By: John Neporadny
Dam spillways in my region harbor large schools of walleye, white bass, trout, crappie and some bass as the dam serves as a blockade preventing fish from heading farther upstream. These fish gather in large concentrations below the dam throughout the winter giving bank anglers a golden opportunity to catch their limits.
Spillway shorelines usually feature rock riprap which absorbs heat in the winter and draws fish to the warmer water close to the bank. Spillways also have steeper shorelines, which gives easy access to bank anglers who want to cast to fish wintering in deep water. The constant current in spillways created by the need for power generation from the dam keeps the water from freezing so bank anglers have an ice-free spot to fish throughout the winter.
Spillway Fishing By Species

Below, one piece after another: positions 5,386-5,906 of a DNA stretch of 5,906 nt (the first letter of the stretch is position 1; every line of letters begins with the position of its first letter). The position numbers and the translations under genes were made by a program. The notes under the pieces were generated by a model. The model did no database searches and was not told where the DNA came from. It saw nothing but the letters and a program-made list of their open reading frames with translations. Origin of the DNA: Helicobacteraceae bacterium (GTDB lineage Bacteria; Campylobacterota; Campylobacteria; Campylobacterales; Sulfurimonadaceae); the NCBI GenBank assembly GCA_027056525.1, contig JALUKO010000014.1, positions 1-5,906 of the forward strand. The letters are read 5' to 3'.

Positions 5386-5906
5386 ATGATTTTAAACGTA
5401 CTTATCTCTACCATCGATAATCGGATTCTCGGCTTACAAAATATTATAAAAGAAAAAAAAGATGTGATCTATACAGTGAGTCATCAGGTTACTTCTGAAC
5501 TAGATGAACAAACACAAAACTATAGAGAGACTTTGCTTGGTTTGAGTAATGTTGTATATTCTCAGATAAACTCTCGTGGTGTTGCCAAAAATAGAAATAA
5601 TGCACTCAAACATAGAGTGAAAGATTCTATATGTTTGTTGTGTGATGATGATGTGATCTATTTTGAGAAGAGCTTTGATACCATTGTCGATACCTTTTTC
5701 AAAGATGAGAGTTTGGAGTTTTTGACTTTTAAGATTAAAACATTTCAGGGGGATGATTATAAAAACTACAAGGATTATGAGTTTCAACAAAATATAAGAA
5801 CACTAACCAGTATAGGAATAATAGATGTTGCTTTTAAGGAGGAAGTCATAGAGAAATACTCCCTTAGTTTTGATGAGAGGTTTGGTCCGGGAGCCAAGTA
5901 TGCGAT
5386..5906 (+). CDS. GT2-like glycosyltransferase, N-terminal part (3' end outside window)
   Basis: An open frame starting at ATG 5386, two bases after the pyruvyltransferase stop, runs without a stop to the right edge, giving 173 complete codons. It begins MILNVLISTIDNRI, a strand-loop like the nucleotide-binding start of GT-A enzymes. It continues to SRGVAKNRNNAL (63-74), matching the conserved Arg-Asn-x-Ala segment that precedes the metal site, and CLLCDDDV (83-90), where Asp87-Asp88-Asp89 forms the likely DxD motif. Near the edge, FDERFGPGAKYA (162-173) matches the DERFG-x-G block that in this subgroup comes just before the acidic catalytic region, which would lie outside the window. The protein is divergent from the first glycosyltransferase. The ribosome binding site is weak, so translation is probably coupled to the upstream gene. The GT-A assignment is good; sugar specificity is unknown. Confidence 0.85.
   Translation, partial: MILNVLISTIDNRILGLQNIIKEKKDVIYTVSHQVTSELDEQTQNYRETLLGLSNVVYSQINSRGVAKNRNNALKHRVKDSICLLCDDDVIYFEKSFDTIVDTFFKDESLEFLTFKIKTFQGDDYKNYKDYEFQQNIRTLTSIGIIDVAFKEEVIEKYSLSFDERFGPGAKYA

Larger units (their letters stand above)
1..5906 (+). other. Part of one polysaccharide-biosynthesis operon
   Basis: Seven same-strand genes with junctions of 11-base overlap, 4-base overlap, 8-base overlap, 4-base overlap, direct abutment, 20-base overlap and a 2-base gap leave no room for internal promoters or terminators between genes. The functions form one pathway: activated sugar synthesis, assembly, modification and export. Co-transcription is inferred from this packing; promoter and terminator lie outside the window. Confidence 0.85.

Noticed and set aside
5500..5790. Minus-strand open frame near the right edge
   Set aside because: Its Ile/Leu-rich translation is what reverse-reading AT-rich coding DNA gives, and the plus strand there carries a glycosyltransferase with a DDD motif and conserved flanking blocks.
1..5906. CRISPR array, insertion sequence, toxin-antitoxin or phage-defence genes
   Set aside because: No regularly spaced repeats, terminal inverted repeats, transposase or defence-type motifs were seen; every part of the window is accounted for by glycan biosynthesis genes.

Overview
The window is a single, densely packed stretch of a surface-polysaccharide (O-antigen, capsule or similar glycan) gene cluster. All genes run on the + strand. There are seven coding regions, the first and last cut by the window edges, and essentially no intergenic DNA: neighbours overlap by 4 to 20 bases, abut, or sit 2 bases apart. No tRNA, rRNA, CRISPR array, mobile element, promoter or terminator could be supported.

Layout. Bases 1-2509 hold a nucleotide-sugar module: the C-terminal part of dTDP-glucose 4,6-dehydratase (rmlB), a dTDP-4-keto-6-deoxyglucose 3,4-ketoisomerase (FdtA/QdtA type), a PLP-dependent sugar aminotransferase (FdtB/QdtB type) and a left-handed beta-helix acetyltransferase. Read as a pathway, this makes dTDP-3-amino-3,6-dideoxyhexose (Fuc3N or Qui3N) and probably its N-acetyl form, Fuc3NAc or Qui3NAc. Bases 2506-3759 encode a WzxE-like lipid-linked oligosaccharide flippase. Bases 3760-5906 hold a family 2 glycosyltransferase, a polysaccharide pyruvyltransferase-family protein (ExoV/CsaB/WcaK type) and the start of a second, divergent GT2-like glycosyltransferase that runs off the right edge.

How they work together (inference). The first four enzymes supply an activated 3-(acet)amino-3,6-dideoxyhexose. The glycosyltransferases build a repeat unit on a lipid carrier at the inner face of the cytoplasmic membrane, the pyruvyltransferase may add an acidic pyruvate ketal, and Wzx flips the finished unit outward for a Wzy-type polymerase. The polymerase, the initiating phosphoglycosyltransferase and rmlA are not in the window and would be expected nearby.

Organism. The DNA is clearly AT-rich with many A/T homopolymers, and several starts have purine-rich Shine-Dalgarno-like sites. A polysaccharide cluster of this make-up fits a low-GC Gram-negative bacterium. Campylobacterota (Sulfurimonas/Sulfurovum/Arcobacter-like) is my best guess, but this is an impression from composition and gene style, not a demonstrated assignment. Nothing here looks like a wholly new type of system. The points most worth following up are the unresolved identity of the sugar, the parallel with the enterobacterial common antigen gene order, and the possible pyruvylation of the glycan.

If the spillway contains trout, these fish are probably the easiest to catch throughout the winter because the fish become more active than other species in the cold water. Rainbow trout are common in many spillways and trophy brown trout migrate into the dam’s tailwaters to spawn throughout the winter.
Crappie try to avoid current, especially in cold water, so targeting current breaks and eddies will help you catch a mess of these panfish. Smallmouth bass are more current-oriented and can usually be found above a current break when the water flow is minimal, but the fish will hide behind current obstructions during heavy current.
Walleye Below Dams In The Winter
The dam blocks walleye and white bass from making their spawning run farther upstream. Current throughout the winter draws some walleye and white bass to the deeper holes of the spillway. Larger concentrations of these migratory fish start showing up in mid to late winter for the early stages of their spawning runs.
When reservoirs freeze, the spillways below dams offer the easiest way to catch open water fish from the bank throughout the coldest months.
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